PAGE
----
Home Tour: Mexican Revelation
Out of This World
The dramatic terrain of Nuevo León’s Cumbres de Monterrey National Park proved irresistible for a 50-year-old entrepreneur, who bought 24 wooded acres in the park’s Chipinque nature reserve in 2003. He then commissioned the architect Mauricio Lobeira, a partner and cofounder of the firms Treceavo Plano (Nuevo León) and Ten Plus Three (Texas), to build Casa las Moras: a 22,000-square-foot, four-bedroom estate that would overlook Nuevo León’s capital city of Monterrey. “The family wanted the flavor of a hacienda,” says Lobeira, “but interpreted in a more worldly way.” Finished in 2012, the home indeed has a global mien that begins outside. The antique double door from India sits within the facade of Galarza stone from Puebla, Mexico. Inside, in the master suite, a walnut screen based on an Islamic design rests near artworks by the Mexican ceramist Ana María Montes de Oca and metal consoles from the Nelson Line in Dallas. Custom walnut shelves display pre-Columbian pottery in the library, where a shagreen-clad Parsons table serves as a bar. Indian columns with mother-of-pearl inlay mark the transition to the living room, where Brueton sofas and Holly Hunt chairs offer comfy vantage points.
The foyer ends at a glass wall that frames a small garden and, in the distance, the Sierra Madre Oriental. An Oushak carpet covers the floor between the custom settees, whose Jacobean-style legs echo those of the antique library table (purchased from Allan Knight), which once belonged to William Henry Vanderbilt. Atop the table are Russian icons collected by the homeowners. To the right of the entry hall is the dining room, where a customized Jean de Merry bronze chandelier sheds light on a walnut slab tabletop, from Bausman & Co., that rests on antique granite planters from India. J. Robert Scott designed the chairs, in Edelman leather, especially for the clients, and now offers the design in its line. French 18th-century sconces flank a painting by the Mexican artist Rodolfo Morales. The silk carpet is from Apositano Designs in Monterrey.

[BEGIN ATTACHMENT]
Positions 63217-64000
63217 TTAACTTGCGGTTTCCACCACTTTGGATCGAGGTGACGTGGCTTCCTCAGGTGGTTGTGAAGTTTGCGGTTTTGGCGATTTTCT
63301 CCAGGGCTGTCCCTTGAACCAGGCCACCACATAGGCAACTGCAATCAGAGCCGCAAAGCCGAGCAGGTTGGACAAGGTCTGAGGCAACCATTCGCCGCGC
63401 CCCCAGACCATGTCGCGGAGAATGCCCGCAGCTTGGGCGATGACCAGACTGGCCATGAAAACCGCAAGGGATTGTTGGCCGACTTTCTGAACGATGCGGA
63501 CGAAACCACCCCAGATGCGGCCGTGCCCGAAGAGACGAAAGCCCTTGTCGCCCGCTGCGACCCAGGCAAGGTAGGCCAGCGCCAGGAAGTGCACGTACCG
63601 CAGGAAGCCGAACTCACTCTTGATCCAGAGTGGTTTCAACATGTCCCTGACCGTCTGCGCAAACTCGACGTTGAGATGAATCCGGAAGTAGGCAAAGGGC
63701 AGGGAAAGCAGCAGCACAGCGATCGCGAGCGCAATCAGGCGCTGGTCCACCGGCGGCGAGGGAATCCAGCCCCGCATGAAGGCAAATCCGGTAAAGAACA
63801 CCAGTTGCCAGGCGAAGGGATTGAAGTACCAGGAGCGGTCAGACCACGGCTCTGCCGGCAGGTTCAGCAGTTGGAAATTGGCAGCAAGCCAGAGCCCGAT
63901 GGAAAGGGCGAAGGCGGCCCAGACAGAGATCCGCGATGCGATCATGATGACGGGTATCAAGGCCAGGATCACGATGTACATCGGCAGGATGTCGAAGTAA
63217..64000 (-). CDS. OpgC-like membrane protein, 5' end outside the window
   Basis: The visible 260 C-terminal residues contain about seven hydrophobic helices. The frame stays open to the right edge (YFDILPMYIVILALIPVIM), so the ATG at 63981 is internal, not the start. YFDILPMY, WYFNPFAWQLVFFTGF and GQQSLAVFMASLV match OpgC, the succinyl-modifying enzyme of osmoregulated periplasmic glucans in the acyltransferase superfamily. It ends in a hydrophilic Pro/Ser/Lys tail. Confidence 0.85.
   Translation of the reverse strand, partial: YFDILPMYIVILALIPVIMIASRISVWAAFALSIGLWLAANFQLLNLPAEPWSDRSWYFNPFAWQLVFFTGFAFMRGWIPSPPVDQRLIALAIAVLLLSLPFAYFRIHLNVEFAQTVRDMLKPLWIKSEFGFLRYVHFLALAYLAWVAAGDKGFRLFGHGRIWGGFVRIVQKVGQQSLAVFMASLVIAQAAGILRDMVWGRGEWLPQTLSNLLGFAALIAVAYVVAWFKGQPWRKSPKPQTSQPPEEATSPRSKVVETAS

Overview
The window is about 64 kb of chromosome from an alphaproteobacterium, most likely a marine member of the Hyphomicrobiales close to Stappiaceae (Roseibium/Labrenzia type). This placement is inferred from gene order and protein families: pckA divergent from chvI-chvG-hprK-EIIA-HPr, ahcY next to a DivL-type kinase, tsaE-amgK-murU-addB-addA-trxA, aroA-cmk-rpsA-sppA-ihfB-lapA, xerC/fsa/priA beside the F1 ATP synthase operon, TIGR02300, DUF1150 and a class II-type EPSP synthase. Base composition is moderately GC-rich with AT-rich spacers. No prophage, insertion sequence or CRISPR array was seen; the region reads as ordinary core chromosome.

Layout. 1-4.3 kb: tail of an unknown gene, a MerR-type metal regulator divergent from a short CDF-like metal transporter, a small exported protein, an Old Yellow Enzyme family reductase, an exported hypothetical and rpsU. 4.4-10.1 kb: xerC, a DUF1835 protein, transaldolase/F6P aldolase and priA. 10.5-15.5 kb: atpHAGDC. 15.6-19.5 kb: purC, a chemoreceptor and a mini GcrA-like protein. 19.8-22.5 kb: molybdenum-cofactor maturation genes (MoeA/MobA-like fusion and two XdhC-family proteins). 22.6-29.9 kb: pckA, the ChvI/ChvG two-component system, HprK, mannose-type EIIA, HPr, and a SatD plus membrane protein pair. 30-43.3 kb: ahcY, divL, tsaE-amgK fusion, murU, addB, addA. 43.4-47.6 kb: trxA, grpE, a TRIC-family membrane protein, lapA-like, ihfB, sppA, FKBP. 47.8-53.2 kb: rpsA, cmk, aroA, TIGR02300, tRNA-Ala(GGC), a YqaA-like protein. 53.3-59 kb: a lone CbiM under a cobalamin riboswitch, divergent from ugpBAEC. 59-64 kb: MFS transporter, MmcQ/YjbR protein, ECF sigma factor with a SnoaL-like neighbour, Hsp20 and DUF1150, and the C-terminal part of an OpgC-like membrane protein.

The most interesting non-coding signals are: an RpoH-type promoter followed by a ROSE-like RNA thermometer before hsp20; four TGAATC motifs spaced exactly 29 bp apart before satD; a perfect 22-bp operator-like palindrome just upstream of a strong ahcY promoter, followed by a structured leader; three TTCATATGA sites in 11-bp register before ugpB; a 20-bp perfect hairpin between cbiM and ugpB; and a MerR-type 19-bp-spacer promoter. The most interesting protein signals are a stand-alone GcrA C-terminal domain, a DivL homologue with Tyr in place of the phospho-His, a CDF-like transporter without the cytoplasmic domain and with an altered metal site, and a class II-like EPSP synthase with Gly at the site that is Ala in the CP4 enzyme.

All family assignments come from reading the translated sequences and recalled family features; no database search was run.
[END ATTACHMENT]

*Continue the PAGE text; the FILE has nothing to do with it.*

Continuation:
The informal family room achieves a rich textural mix. A bespoke Berman Rosetti sectional sofa in a velvety fabric fronts a fireplace sheathed in Galarza stone. Lobeira customized the David Sutherland ottomans with suede and zebra hide, and he acquired from a local collector the glazed Indonesian planters, which add patches of glossy green to the largely monochromatic surroundings. They flank another painting in the owner’s extensive Mexican collection, this one by the Michoacán artist Juan Torres Calderon. The custom audiovisual cabinet brings in the walnut accents that appear in the home’s other spaces. In the family room’s casual eating area, slipcovered chairs from Dallas’s E.C. Dicken tuck under a custom Gregorius/Pineo dining table with a built-in lazy Susan. Overhead, a repoussé copper chandelier with Chinese pongee silk shades, from the Baker Signature Lighting collection, recalls a Han Dynasty candle stand, which was the fixture’s inspiration. On the patio is seating from Janus et Cie’s Balou collection.
The backyard’s dining terrace, which is adjacent to the kitchen, maintains aesthetic harmony with the rest of the home. The Galarza stone that appears on the front facade is in play here, as is a set of Indian doors similar to the pair at the home’s front entrance. From Art of Old India in Dallas, the doors conceal the patio’s cooking equipment. Overhead, the 12-foot-high eaves—the same whitewashed pine beams used in a number of the home’s interior spaces—create an easy flow from indoors to outside. Thick stone columns support the overhang, while a massive mangrove root, found at Casa Antiguedades Maria Luisa in San Miguel de Allende, props up the dining table’s glass top. Lobeira surrounded the table with Dedon’s Richard Frinier–designed Tango chairs, seamlessly integrating, as elsewhere in the home, styles and eras, contemporary and classic.
Treceavo Plano, +81.8335.6299, www.treceavoplano.com; Ten Plus Three, 214.443.0138